Haskins' play in 2020 will determine his future with the franchise. There are reasons to be optimistic: Haskins didn't become the starter until Week 9 of 2019, and he seemed to get better every week — passing for 564 yards and five TDs with only one interception over his final 10 quarters. But his overall body of work is limited. If things go south, Washington may maneuver for one of the marquee QBs (Trevor Lawrence, Justin Fields) in next year's draft.
But the other massive question confronting Haskins (or Allen) is whether the team has amassed enough weapons around him for him to succeed. Wide receiver Terry McLaurin, a third-round pick last year, turned into one of the steals of the 2019 draft, pulling in 58 receptions and establishing himself as a franchise cornerstone as a rookie. But Washington is still light on complementary pieces at the other wide receiver spots — where the candidates include Trey Quinn, Cody Latimer, Steven Sims Jr., and 2020 fourth-round pick Antonio Gandy-Golden — and at tight end (Logan Thomas, Jeremy Sprinkle, Richard Rodgers). Kelvin Harmon was expected to get his chances but he tore his ACL in mid-June and is out for the season. Latimer was arrested in May and charged with five felonies stemming from an alleged incident during a poker game, so his legal issues could impact his chances of even making the team.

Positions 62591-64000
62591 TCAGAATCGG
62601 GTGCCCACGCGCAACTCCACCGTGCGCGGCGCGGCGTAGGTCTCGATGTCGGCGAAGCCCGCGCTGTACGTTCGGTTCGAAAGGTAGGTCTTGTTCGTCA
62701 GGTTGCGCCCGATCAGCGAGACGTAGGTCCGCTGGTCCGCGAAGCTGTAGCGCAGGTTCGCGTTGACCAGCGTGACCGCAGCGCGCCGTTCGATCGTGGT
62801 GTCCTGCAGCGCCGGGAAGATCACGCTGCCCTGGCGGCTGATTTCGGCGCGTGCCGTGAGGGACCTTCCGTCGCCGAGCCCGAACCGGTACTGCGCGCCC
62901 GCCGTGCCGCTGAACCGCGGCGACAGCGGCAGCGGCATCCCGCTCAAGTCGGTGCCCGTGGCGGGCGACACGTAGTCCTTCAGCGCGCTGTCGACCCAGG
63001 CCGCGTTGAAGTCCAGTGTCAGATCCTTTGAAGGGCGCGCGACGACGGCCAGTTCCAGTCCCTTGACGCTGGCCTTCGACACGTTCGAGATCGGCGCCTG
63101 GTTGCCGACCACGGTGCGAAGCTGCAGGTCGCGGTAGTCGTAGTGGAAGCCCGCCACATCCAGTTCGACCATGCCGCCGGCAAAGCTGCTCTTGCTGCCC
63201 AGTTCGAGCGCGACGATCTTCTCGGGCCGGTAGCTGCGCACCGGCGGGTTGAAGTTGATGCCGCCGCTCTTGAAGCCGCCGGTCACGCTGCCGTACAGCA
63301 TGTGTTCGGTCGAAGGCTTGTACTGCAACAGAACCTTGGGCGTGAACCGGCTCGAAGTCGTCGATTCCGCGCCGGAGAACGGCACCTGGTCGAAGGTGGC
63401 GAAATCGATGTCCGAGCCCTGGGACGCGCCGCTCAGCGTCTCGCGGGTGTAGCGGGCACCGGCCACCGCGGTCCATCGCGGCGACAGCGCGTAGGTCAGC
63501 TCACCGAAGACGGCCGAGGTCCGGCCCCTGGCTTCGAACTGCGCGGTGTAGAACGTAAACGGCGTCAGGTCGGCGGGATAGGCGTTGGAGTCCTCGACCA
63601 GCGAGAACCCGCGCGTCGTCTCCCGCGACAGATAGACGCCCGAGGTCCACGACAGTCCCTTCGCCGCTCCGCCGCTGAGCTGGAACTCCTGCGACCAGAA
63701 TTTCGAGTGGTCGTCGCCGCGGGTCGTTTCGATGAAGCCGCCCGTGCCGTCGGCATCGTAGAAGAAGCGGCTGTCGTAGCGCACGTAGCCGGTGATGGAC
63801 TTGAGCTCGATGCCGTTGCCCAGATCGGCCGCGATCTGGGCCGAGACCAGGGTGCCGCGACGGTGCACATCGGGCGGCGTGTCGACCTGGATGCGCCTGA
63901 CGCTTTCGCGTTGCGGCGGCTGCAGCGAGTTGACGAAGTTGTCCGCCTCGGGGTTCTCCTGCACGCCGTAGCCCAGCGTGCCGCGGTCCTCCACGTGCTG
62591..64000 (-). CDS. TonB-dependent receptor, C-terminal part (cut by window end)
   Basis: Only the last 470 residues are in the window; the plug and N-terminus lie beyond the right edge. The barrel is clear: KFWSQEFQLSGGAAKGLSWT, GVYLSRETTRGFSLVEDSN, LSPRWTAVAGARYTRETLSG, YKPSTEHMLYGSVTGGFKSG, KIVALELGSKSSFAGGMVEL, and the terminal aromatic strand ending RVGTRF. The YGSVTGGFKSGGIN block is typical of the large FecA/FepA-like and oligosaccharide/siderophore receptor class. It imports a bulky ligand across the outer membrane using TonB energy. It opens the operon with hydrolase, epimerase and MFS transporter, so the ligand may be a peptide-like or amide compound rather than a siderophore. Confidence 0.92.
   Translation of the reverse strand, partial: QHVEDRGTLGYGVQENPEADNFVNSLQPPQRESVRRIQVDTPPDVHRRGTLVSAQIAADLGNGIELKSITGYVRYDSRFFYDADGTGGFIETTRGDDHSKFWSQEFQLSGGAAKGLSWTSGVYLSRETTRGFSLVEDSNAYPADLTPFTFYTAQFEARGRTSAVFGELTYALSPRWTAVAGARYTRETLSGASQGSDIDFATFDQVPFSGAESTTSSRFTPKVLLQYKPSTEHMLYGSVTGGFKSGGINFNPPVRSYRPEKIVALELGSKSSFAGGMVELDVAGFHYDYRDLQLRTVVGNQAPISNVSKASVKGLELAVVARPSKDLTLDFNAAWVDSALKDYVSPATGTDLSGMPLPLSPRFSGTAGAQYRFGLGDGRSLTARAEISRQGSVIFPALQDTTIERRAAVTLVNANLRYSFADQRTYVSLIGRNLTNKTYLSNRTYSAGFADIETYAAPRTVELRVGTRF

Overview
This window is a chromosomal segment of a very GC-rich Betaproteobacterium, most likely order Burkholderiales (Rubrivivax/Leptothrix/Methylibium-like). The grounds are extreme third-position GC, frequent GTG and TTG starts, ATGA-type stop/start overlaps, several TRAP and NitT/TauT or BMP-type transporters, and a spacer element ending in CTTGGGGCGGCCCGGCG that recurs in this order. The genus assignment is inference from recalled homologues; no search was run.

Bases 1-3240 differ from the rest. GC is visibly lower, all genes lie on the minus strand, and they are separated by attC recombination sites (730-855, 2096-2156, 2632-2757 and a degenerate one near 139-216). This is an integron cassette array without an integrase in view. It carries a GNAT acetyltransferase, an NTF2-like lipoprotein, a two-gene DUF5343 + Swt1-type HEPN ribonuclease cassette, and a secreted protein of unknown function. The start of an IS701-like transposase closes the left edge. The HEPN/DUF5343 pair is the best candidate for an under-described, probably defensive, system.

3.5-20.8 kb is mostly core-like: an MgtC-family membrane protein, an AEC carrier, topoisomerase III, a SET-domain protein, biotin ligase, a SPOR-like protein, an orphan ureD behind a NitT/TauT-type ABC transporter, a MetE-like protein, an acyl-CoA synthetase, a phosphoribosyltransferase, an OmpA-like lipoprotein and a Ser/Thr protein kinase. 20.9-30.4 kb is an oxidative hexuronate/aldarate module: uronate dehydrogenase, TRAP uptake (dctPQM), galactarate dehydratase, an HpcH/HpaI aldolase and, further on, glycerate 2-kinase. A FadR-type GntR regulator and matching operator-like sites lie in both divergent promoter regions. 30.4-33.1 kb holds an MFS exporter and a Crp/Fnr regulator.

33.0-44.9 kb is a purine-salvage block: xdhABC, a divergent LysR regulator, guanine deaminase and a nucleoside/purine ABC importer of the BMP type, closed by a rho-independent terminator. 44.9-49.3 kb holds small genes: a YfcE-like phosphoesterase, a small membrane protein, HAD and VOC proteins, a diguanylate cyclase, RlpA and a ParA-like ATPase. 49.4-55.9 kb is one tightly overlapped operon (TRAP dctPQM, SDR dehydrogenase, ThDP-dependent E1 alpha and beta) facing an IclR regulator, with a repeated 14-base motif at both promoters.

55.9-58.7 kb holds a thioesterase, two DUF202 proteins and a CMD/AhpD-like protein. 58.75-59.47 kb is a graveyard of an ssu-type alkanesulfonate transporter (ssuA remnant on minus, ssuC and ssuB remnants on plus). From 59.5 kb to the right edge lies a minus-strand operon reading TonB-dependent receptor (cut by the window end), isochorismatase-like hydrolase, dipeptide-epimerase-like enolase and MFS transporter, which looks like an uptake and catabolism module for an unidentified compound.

There also are questions aplenty at running back regarding age (35-year-old natural wonder Adrian Peterson) and health (Bryce Love coming off of knee surgery). Derrius Guice (also coming back from a knee injury) was expected to be a big part of the mix, but he was abruptly released on Aug. 7 following his arrest on felony domestic violence-related charges. Free-agent pickup J.D. McKissic, who was signed to replace Chris Thompson as the third-down back, could take on a bigger role now. Third-round draftee Antonio Gibson — a running back/receiver hybrid — is another intriguing option.